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Adam Smith: Father of the Fringe on YouTube

Incoming from Dominic Frisby:

The YouTube premiere of our feature documentary Adam Smith: Father of the Fringe will take place this Sunday evening at 7pm and you are invited to join. I hope you can make it. If you can’t fear not, the film will remain on YouTube thereafter, so you’ll still be able to watch. We’ll leave it on there until some broadcaster with deep pockets wants to broadcast it.

See also my previous post about this.

3 comments to Adam Smith: Father of the Fringe on YouTube

  • Paul Marks

    No thinker is perfect, for example one can oppose Adam Smith for falling into confusion in the so called “paradox of value” (oddly enough when he was young Adam Smith understood that there is no “paradox” as, for example, people do NOT value all water and all diamonds against each other – they value a specific amount of diamonds against a specific amount of water in the circumstances-of-time-and-place) which led to the absurd Labour Theory of Value (later fleshed out by David Ricardo and James and John Stuart Mill) which led to the nonsense of Marxist economics.

    One can also oppose Adam Smith for lack of understanding on land and landowners (again made much worse by David Ricardo – and not finally refuted till Frank Fetter in the late 19th century, indeed the “World Economic Forum” still comes out with these false doctrines as an excuse for its totalitarianism), and for his support for government “infrastructure” spending – the general fallacy that the “benefits” of government spending counter balance its costs (THEY-DO-NOT). The economic failure of the government financed infrastructure schemes in the Highlands of Scotland after the death of Smith (although these schemes were excellently built by Thomas Telford – their failure was economic, not engineering failure), and the horrible failure of the tax-and-spend welfare policies in IRELAND in the late 1840s (anyone who thinks that endless tax-and-spend “Irish Property Must Pay For Irish Poverty” is a “laissez faire” policy is away with the elves and pixies) should have refuted the idea that the government spending is beneficial or neutral – it is neither, government spending is economically harmful relative to the position (over time) if the government spending had not been done.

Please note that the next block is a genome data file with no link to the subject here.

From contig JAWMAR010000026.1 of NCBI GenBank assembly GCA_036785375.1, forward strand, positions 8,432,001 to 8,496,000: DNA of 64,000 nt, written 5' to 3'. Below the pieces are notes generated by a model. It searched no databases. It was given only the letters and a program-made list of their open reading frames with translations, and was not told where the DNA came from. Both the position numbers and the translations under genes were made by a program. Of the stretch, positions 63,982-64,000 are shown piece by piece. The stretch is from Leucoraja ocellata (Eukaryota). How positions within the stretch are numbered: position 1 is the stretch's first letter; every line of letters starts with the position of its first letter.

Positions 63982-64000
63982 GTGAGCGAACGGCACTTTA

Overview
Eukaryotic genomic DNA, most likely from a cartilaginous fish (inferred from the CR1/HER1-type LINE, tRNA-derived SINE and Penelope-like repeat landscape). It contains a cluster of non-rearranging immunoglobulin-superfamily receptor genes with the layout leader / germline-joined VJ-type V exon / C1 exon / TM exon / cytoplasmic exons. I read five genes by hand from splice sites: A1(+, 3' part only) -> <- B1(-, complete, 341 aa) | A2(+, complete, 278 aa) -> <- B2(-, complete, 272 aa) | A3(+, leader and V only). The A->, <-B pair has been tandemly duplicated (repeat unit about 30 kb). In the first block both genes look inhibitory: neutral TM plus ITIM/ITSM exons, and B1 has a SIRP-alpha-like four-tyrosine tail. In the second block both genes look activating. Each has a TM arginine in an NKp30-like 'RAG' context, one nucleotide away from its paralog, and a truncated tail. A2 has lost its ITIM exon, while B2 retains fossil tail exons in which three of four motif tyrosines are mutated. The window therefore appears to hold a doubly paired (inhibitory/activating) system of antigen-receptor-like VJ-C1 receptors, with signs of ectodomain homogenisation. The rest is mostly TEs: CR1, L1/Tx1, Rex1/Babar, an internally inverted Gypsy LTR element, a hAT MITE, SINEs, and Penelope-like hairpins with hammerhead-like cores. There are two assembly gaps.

However, Adam Smith did a lot more good than harm (at least I think he did) – and Dominic Frisby is free of the errors of Adam Smith, like the rest of us Dominic Frisby has the benefit of standing on top of more than two centuries of thought and experience since Adam Smith.

  • like the rest of us Dominic Frisby has the benefit of standing on top of more than two centuries of thought and experience since Adam Smith. (Paul Marks, December 4, 2021 at 8:43 am)

    I agree. When we stand on the shoulders of a giant, we can be taller than the giant. We have the giant’s experience, and his understanding of it (if we have read him and thought with care), and our own. There again, we may be slovenly readers or downright unequal to grasping the giant’s understanding, so may be using only some of the giant’s experience, and applying our less-than-giant understanding to our own.

    Adam Smith did a lot more good than harm (at least I think he did)

    I would go further, and ask which of any exemption to government-don’t-manage-the-economy that he allowed would not have been far more practiced by people who’d never read him?

  • Paul Marks

    Good point Niall – good point.

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